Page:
It isn’t often that a fight colliding two ageing stars in their declining years, placed on the undercard of a genuine 50-50 unification title fight, can hold as much public interest as the main event. But that is the case on Saturday, as Derek ‘War’ Chisora (31-9) faces David Price (25-6) at the o2 Arena in chief support to the WBA, IBF and WBC super lightweight unification fight between Josh Taylor and Regis Prograis.
Chisora’s is a career of reinvention and one whose staged evolution is clearly marked in recurring defeats. There were the necessary callow years of inexperience, where he built a record of 14-0, beating fellow Brits Danny Williams (53-28) and Sam Sexton (twice). He lost his 15th fight to Tyson Fury (29-0-1). Each loss on his record is to a respected opponent belonging to that final championship talent level just outreaching his own, and bookends propitious periods of sanguine promise.
Following Fury, he rebuilt against Remigijus Ziausys and then entered the phase where he lost three consecutive fights against fighters all belonging to that classier, championed category: Robert Helenius (28-3), Vitali Klitschko (45-2) and David Haye (28-4). A further five-fight rebuild, which included victories over Malik Scott (38-3) and Kevin Johnson (34-16-1), before another loss to Tyson Fury, this time for the European, British and WBO International titles. Another four-fight rebuild and then a loss to Kubrat Pulev (27-1) for the European title. The Pulev fight was back in 2016; he has fought nine times since then, losing three times to Dillian Whyte (twice) and the talented prospect, Agit Kabayel (19-0).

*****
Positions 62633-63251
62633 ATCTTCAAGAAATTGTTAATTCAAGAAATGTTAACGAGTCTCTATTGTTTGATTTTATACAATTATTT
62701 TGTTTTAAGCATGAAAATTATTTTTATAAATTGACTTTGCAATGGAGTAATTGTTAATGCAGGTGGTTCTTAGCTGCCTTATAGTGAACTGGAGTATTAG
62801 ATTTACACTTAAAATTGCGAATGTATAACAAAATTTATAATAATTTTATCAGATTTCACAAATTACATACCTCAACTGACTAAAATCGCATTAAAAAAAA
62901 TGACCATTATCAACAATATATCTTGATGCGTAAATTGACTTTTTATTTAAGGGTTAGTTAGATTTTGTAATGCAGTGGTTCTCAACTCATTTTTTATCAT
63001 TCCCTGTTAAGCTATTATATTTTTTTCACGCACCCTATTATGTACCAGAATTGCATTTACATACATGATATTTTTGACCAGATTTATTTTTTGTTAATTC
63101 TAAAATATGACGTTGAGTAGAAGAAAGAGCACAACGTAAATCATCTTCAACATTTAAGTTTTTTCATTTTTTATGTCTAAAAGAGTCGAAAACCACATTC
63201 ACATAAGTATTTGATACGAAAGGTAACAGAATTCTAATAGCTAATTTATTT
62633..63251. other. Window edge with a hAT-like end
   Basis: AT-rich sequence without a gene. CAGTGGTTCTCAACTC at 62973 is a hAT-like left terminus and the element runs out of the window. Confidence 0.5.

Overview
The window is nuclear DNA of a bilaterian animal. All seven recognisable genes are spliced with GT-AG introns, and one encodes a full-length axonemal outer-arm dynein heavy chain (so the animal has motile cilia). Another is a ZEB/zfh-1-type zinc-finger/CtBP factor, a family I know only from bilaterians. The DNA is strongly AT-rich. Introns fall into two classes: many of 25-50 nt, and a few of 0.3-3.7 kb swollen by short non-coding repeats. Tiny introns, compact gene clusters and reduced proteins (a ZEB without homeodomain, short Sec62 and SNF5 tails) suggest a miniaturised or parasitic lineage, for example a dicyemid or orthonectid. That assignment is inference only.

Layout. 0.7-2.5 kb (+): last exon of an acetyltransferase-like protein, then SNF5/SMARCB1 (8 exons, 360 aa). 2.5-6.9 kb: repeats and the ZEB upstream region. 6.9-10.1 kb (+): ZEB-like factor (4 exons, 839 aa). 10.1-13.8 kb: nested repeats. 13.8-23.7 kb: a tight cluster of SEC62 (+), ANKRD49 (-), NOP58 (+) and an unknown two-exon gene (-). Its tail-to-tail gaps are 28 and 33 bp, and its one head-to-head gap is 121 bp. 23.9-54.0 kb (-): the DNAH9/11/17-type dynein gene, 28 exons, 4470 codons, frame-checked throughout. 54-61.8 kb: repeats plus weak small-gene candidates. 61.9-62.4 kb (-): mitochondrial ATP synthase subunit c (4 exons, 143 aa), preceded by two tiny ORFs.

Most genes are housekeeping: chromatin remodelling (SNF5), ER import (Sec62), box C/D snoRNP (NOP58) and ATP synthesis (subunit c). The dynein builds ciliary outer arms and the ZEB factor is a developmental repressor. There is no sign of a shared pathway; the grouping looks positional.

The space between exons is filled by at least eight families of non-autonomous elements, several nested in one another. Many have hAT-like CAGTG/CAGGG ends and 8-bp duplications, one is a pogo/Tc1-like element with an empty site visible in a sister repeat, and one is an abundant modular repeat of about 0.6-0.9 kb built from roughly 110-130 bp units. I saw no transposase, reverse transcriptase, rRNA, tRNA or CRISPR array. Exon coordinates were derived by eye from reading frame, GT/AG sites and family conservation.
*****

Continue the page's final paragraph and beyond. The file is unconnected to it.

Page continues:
The first Whyte loss was a contentious split decision; the second a conclusive and devastating 11th round knockout. He’s rebuilt from the latter with victories over Senad Gashi (19-3) and most-recently, Artur Szpilka (22-4), winning this recent showdown with his own concussive 2nd round knockout. And now, in his 41st professional fight, he’ll face the heavy-handed David Price.
David Price’s career is viewed outside of Liverpool as symbolic of underachievement and disappointment. A successful super-heavyweight amateur, he won three ABA titles, bronze at the 2008 Beijing Olympics and gold at both the 2006 Commonwealth Games and 2008 EU Championships. As a professional, he has held the English, British and Commonwealth titles, defeating John McDermott (28-8) and Sam Sexton (24-4) and successfully defending against Audley Harrison (31-7) and Matt Skelton (28-9). At this point, he was 29 years old, undefeated 15-0 and seemed destined for world honours. Two stoppage losses to Tony Thompson (40-7) soon changed that.
There was a period of rebuilding before another surprise loss to Erkan Tepper (20-3), fighting for the vacant European title. This was in 2015; Price has fought nine times since then, losing to Christian Hammer (24-6), Sergiy Kuzmin (15-1), where he retired injured, and comprehensively and concussively against Alexander Povetkin (35-2), for the WBA and WBO Inter-continental and International titles. He comes into this fight on the back of three victories against Tom Little (10-7), the-biting-Kash-Ali (15-1) and most recently, Dave Allen (17-5-2).
This intrigue in this fight is really who can prevail between a renaissance man, Derek Chisora, and the man who has been a fortunate and foundational staple of Matchroom shows, along with Conor Benn and Dave Allen, David Price. Both enjoy a popular following: Chisora’s garnered in appreciation or curiosity at his outlandish behaviour outside of the ring – behaviour which has included spitting water in the face of Wladimir Klitschko, slapping Vitali Klitschko during their face-off, trading punches with David Haye at the Klitschko press conference and throwing a table at Dillian Whyte during their own press conference – and Price’s due to being a seemingly honest and decent man, and one who was serendipitously born in Liverpool, which for a boxer indomitably guarantees you a passionate and devout following.